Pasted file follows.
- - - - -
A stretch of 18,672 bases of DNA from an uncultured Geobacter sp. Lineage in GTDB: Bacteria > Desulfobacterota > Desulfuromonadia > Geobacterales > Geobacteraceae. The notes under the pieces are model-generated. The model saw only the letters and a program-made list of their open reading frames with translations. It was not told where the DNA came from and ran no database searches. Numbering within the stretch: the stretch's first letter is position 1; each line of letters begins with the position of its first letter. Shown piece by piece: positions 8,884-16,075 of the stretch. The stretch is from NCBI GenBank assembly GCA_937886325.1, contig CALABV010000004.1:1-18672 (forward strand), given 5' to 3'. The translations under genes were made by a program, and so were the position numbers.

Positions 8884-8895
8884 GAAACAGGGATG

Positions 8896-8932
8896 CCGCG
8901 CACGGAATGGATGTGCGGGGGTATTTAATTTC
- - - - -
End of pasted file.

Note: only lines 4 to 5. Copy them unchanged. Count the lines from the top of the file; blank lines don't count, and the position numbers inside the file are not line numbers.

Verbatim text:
Positions 8896-8932
8896 CCGCG